Why in-store fulfillment is a must for retail & how to pull it off with less resource strain

Photo by: https://burst.shopify.com/@matthew_henry

Today’s customers are looking for a seamless purchasing experience, whether that’s in-store, online, or a combination of both. But the so-called “last mile” — the time it takes for a shipment to reach a customer —can be a thorn in the side of a retailer. Enter in-store fulfillment. 

Benefits of in-store fulfillment

curbside fulfillment - girl  wearing mask holding shopping bags sitting against her open trunk

Mounting shipping costs are costly for retailers who are reluctant to pass them along to customers who are looking for the best price for every item, as well as free shipping. 

By offering in-store fulfillment, the delivery process can be seamless as customers choose from curbside delivery, click and collect, and buy online/return in-store options. 

Employees can address customer requests in real-time, monitor inventory, and deliver attentive service.

In-store fulfillment means retailers no longer have to route products exclusively to a warehouse.

Nordstrom and Kohl’s are excellent examples of putting the strategy into practice. 

They can fulfill orders from the store closest to the customer’s location, leveraging their stores as fulfillment centers and shipping orders directly to customers, reducing costs and speeding up deliveries.

Requirements for in-store fulfillment

sales associate executes sale fullfullment using Retail Pro Prism POS

While the benefits are clear, implementing in-store fulfillment requires an omnichannel strategy in which inventory data is tightly integrated across ecommerce and the in-store POS

Ship-from-store, ship-to-store, and in-store pickup can then be handled with one solution that optimizes in-store inventory usage and reduces the time and cost for fulfilling online orders.

Perhaps the most daunting part of the process is getting a 360° view of inventory by connecting data from e-commerce sales with in-store transactions. 

Determining the correct timing for syncing online data and orders with in-store POS is vital; solutions can be configured to sync data at any interval, including real-time, hourly, nightly, or at other intervals that make sense for a retailer’s operations and network capacity.

If syncing lags, inventory can fall behind, and there’s a risk of selling out of products that have already been committed to online orders. 

With seamlessly connected channels, shoppers can buy products online and pick them up in the store that same day. 

Store associates can receive pick lists to select and package the products ordered online. 

Selecting off-the-shelf products increases inventory turn and decreases the duplication that comes with holding a separate online order inventory.

In-store fulfillment completes the frictionless purchasing experience. 

Customers get quick, free delivery — often receiving their items even faster than ordering online. 

Retailers, in turn, move inventory more rapidly, helping to maintain price stability. 

Both shoppers and retailers benefit from a more efficient customer experience.


DTC brands have a big impact on traditional retail

modcloth, bonobos and jet logos in a walmart shopping cart, harry's, casper, and care/of in target shopping cart. DTC brands impact traditional retail

Direct to consumer (DTC) products have been wildly popular in the past few years, and as they slowly infiltrate big box retailers’ shelves, brands such as Casper, Harry’s and Bonobos are gaining more attention and getting an even bigger sales boost.

But traditional retailers are learning from them as well.

For the biggest retailers, partnering with DTC has been mutually beneficial. Walmart bought men’s fashion retailer Bonobos in 2017 for $310 million. Target is partnering with Harry’s to sell the well-made, discount-priced razors in stores, as well as Casper mattresses — which can also be found in top-tier stores such as Nordstrom’s.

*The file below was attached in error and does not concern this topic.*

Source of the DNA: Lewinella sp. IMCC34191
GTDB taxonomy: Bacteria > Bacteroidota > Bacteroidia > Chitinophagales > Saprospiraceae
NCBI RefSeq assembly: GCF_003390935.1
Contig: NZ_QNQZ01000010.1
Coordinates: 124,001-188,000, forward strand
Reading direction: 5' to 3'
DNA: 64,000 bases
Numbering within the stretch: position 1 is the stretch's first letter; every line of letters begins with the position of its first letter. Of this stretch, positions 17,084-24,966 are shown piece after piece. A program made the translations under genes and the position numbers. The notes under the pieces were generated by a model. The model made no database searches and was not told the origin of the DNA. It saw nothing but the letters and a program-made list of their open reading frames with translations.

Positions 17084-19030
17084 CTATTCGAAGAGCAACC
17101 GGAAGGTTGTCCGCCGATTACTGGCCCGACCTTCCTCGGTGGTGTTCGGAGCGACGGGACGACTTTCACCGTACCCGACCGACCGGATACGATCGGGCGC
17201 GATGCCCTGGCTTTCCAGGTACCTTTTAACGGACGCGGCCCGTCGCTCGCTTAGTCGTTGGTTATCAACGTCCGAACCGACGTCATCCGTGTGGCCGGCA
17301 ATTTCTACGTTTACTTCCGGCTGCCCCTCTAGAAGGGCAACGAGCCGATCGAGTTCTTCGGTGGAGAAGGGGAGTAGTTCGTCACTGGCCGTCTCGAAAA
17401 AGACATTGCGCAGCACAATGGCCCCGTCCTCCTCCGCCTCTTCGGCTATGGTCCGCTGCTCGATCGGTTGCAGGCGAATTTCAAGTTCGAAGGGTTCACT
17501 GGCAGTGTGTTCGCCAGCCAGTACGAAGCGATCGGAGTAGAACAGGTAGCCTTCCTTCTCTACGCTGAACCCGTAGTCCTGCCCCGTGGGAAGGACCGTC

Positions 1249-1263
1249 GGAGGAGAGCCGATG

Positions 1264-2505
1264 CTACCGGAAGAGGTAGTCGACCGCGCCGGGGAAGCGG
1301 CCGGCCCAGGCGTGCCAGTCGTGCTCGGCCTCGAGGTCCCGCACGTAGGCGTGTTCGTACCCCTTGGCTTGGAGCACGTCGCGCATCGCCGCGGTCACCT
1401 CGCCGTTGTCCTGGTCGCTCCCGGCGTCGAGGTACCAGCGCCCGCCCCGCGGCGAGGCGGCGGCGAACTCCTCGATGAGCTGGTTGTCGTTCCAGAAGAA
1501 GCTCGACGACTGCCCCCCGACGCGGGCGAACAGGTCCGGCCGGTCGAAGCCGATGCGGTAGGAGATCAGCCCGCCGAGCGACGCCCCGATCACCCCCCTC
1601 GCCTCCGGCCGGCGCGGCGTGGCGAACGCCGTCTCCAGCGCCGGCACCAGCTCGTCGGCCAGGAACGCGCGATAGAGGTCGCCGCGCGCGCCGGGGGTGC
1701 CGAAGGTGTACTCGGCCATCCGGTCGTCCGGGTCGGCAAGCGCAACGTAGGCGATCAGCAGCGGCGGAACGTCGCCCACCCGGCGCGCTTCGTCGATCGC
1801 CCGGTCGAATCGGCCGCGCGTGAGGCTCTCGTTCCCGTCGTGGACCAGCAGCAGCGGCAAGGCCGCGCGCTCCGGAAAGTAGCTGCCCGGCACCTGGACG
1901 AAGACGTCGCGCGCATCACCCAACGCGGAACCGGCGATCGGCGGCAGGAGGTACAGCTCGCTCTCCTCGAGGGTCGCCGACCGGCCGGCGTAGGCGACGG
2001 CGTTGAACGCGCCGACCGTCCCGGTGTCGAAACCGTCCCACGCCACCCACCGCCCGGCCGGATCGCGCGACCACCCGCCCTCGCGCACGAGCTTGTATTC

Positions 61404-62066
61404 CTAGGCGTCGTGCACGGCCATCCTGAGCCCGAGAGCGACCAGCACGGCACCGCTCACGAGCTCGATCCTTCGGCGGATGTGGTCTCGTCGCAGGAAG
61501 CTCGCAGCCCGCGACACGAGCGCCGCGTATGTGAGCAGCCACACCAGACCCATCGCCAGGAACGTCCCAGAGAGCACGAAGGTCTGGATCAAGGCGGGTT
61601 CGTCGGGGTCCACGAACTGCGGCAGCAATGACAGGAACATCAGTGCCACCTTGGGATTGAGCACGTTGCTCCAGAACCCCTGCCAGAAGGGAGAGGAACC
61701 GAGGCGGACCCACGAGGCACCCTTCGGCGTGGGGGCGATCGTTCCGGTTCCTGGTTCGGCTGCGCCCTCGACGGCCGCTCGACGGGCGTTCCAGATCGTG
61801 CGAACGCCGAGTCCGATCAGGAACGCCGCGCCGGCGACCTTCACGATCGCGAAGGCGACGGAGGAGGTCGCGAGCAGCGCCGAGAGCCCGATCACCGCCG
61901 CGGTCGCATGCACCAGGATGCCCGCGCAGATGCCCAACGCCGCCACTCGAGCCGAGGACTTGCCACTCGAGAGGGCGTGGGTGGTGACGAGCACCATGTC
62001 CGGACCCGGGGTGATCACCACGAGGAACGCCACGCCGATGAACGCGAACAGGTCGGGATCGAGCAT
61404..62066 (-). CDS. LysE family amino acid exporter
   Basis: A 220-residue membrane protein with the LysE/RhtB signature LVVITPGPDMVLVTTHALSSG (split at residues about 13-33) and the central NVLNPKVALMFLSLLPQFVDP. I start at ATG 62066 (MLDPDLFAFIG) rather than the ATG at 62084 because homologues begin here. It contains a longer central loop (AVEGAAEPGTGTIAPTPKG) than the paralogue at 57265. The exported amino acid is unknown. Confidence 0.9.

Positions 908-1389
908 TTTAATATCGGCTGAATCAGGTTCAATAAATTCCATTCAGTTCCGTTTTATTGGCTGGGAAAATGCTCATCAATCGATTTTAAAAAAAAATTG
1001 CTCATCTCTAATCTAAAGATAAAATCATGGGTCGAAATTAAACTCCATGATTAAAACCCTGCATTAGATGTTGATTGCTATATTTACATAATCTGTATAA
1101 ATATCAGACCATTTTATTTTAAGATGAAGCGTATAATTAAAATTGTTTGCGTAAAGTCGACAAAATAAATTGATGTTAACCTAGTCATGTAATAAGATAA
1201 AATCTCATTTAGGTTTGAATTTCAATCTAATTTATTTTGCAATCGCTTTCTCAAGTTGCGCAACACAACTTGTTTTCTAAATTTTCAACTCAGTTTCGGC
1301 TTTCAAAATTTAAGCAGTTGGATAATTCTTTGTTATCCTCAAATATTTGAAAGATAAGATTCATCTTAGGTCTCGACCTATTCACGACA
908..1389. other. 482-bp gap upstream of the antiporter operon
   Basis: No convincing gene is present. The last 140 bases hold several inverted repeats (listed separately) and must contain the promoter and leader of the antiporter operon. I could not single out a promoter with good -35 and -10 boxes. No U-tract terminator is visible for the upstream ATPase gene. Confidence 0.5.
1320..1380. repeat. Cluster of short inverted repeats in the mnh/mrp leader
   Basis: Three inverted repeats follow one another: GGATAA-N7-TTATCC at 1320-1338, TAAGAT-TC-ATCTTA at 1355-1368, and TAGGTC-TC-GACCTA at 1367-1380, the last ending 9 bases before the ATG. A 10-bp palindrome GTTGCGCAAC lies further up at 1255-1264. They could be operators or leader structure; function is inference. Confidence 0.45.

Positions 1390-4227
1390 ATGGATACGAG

Mutual gains

two businessmen shaking hands - DTC brands impact traditional retail and it's mutually beneficial

Part of the draw of those and many other DTC brands is their popularity: They will drive customers into stores and online. Forging partnerships with newer, more sought-after brands helps retailers attract and create relationships with a new segment of shoppers who may not have otherwise shopped with them.

In addition, what big retailers such as Walmart, Target and Nordstrom’s can gain from well-established DTC brands is digital expertise. These products have successfully launched and sold products online with no physical stores. They are marketing powerhouses, and big box stores are learning from their strategies, particularly for their own private-label merchandise. For example, Target’s partnership with Harry’s spurred it to step up its men’s grooming selection by expanding its own Goodfellow & Co’s offering to more than 30 products. (Target is clearly focusing on the segment and rounding out its offerings by also incorporating Ulta Beauty shops this year into 100 locations this year.)

Fluid shopping

dark skinned woman with big short curls wearing orange shirt shopping on laptop on couch, DTC brands impact traditional retail - teaching big box stores about online marketing

What these relationships mean for consumers is that brands and retailers are becoming more attuned to the future of shopping. Customers are fluid in how they want to shop: One day they may opt for a personal, immersive experience at Sephora and the next they’ll order lipstick online. Convenience is a driving force, but it doesn’t always mean ecommerce. Sometimes, convenience is the ease of being able to go to a physical location and try on, inspect, and ask questions.

Successful retail has always meant providing what customers want, when they want it. Today’s technology merely widens the possibilities, and requires retailers to be intuitive and flexible.


Specialty brands partner with big box retail to boost foot traffic—and sales

It’s a retail conundrum: Foot traffic in malls is decreasing, and brick and mortar stores are losing ground to ecommerce – yet shoppers still want to visit stores to touch and try out products before buying.

To capture more sales and remain relevant to shoppers, big box stores are thinking out of the box and partnering with popular name-brand product manufacturers.